I do want to bet on this space since I see nbfcs having a good run ahead of them though I’d rather either pay a premium and go with the likes of bajaj Or
pay cheap for execution risks with ugro
but wouldn’t want to pay cheap for turnaround stories with a real danger of disappearing altogether. Considering this sector is so risky I’d rather pay the least amount for a chance of the biggest upside here than pay higher amounts and take on high risk with lower upsides… And the upside here is huge if one’s horizon is about 5 years.

Disc: after months of back and forth I’ve begun investing as of today thanks to this thread which pushed me over the edge and made me re look it. Will be allocating a max of 2 percent of my PF and not more due the nature of the instrument. Not a sebi advisor.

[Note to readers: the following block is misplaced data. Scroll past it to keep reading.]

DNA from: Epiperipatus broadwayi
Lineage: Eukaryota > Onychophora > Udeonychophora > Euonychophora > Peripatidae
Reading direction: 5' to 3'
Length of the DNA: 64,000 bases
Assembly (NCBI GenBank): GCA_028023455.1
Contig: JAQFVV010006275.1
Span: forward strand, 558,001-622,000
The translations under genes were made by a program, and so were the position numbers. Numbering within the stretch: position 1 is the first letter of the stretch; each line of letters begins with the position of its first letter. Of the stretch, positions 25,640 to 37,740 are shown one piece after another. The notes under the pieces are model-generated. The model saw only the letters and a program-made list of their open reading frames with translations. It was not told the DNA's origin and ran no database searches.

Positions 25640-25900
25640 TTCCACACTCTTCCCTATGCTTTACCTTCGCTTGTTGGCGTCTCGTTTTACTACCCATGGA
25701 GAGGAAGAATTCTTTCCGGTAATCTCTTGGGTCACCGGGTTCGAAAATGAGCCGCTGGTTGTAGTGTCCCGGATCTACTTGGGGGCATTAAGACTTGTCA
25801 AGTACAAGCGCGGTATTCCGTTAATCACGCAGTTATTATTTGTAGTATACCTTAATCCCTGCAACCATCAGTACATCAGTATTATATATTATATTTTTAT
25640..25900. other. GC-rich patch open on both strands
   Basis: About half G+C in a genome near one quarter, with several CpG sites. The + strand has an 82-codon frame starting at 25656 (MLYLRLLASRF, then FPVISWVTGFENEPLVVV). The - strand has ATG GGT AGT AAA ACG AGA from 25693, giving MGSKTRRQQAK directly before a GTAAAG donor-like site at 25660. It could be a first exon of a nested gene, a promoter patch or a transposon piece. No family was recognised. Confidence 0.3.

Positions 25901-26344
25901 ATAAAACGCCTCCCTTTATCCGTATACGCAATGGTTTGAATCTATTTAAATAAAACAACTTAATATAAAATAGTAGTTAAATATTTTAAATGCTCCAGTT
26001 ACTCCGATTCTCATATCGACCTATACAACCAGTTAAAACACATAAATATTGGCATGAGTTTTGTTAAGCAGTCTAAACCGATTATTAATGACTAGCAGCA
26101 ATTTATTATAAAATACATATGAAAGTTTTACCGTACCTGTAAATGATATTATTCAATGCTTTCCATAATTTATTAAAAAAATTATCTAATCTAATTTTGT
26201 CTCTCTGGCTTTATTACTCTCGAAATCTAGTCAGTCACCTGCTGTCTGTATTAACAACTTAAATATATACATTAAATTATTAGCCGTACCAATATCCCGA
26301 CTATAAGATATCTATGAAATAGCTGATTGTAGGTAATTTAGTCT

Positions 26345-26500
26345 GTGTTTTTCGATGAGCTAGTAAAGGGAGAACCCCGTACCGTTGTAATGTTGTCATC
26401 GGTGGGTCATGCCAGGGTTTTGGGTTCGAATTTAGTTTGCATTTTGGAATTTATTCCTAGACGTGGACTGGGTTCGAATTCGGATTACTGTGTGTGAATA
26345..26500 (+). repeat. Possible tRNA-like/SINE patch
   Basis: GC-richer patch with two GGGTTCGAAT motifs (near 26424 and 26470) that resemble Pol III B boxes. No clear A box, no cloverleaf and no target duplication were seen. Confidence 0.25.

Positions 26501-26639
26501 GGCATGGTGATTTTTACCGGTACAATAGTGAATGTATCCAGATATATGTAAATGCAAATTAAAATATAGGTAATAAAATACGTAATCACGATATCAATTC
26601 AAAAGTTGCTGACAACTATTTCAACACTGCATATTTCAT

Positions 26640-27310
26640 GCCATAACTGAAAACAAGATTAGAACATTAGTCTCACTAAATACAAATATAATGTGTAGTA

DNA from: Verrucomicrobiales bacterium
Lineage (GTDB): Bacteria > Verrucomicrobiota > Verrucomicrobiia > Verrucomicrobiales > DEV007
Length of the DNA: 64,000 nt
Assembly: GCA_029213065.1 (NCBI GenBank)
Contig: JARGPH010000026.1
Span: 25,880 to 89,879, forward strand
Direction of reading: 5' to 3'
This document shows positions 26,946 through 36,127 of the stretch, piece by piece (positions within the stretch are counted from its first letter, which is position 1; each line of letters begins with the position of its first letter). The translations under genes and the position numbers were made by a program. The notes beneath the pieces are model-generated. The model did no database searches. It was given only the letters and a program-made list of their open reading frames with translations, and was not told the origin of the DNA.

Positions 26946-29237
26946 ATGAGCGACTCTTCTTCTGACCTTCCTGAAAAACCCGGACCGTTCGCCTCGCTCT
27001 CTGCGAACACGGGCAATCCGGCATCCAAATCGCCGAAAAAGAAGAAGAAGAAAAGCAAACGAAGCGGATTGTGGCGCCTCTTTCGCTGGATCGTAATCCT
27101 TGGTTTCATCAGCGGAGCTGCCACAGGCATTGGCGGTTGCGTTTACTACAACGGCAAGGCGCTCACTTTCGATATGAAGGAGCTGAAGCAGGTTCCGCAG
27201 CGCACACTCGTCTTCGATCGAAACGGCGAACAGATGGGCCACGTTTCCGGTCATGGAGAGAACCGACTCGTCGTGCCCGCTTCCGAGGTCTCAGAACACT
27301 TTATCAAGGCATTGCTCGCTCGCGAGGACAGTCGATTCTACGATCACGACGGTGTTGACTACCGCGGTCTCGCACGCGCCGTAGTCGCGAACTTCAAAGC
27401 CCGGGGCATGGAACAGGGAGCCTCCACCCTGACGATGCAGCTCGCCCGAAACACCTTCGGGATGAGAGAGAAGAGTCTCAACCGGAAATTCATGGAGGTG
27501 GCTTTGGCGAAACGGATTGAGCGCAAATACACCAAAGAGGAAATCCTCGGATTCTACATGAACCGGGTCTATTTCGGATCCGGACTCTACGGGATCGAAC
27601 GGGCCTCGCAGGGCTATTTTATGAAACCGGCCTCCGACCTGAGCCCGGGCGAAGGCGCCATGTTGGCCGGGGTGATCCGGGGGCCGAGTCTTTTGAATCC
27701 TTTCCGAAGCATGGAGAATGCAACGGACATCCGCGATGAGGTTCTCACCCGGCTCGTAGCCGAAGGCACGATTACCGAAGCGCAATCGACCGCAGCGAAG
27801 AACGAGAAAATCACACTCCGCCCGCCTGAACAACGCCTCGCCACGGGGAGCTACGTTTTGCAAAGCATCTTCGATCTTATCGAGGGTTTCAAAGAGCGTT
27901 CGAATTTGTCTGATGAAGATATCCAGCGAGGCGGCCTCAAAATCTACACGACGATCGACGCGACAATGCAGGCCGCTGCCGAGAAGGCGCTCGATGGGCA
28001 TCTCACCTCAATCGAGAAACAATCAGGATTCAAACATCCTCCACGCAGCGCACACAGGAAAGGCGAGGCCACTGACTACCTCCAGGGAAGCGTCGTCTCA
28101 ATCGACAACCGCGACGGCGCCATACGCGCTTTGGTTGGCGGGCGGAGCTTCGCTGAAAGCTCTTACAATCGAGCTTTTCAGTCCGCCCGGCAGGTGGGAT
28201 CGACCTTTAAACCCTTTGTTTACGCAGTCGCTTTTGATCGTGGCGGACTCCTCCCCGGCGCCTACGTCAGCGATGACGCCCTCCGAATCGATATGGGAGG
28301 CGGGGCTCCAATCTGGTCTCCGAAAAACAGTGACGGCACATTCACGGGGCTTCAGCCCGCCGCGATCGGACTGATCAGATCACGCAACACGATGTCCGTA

Let me just elaborate a bit on execution risk in the post above since I just threw the term in passing above and did not highlight what the risks are:

  1. We have no idea how they’ll handle scaling up:
    As of now they are in this comfort zone of lending with just 0.59 leverage. As they gear up to higher levels the risk will rise and their balance sheet may see some stress.

  2. Dependance on tech:
    Pre covid their npa levels were better than most in the industry and even during covid they were fantastic. However, whenever tech is used in such a big manner for underwriting there is always a risk that npas could blow up as more and more customers are on boarded. However, they seem to be very confident regarding their system and only lend to select sectors and even filed a patent for its underwriting model
    U GRO Capital seeks patent for its scorecard based underwriting model
    So there could be a moat brewing here if their tech holds with scale.

  3. Is the company really cheap?